In 2017, Treasury allocated R1.9 billion over the medium-term for broadband implementation, which was up from the R1.6 billion allocated the year before.
Government is looking to its ambitious broadband project SA Connect to provide broadband access to the critical mass of South Africans.
The project, however, has been plagued by numerous issues that have hampered its full implementation.
The IDC points out that the distribution of set-top boxes for digital migration has been a mess. "The minister would do well to signal his - and government's - understanding of the interconnectedness of all of these projects by increasing spending on the national broadband project, and to signal the intent by government to get migration going by showing the intended investment in the migration programme is short-term."
It adds: "The minister should now strengthen the promises in the SONA by the president with the specific focus on the national broadband in reaching the SA Connect targets to get 100% connectivity to government facilities by 2020. Also, the support and funding of the president's fourth industrial revolution committee; this might also have to provide clarification on where will this committee sit and how it will be funded.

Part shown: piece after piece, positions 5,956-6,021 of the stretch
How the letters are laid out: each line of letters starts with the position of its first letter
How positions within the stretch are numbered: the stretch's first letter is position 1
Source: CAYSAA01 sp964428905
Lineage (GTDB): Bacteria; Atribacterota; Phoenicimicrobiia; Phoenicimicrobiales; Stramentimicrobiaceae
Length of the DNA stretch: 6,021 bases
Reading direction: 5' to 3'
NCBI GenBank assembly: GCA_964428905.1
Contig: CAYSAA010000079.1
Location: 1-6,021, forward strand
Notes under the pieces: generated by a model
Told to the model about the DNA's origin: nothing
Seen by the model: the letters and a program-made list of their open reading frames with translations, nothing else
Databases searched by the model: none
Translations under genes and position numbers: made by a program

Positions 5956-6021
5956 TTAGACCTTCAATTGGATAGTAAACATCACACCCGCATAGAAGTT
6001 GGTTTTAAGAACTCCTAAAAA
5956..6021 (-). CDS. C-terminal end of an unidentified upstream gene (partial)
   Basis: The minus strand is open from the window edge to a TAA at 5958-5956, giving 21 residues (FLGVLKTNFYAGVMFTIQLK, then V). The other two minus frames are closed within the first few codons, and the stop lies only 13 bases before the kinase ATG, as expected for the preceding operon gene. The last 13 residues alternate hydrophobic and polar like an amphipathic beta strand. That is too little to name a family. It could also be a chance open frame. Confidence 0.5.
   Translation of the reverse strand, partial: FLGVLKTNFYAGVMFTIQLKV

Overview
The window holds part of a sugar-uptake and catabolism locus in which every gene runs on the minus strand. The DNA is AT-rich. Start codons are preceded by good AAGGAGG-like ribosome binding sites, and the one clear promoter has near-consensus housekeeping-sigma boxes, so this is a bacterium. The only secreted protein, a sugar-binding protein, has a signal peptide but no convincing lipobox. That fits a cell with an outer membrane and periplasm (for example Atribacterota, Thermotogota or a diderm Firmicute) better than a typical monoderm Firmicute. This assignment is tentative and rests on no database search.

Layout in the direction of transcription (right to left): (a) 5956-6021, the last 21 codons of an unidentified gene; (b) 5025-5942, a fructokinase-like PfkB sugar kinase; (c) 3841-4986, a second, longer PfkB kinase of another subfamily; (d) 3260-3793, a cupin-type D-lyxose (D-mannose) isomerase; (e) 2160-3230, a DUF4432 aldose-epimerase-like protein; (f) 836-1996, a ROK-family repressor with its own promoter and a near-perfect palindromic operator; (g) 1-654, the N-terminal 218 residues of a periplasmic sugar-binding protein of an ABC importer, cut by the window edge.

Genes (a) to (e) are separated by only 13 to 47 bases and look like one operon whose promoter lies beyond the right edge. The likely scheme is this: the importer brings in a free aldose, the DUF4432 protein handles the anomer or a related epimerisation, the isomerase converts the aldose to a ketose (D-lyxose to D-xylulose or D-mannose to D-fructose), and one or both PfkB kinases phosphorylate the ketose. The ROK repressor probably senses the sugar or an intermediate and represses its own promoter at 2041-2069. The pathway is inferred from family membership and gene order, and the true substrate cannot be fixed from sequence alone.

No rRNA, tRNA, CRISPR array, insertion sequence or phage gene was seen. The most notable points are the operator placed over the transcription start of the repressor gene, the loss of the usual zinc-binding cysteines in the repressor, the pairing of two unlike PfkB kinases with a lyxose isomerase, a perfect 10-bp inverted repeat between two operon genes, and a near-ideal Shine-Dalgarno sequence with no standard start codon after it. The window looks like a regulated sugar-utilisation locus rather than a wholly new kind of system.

"The minister should also focus on the investment to the Department of Basic Education in distribution of tablets and the investment to support the supply chain for distribution and maintenance of the devices.
"The funding on the development of the technology incubators by the Department of Small Business Development should be highlighted and emphasised."
Where is SA Connect?
IDC advises government to focus on the review of the SA Connect targets and progress.
SA Connect, first announced in 2013, is the national broadband project identified by government to meet the technology goals of the National Development Plan of creating an inclusive information society.
Due to the magnitude of the project, government decided it should be implemented in two stages: phase one and phase two. The first phase focuses on connecting all schools, health facilities, government offices, Thusong Centres and post offices in eight rural district municipalities to broadband services.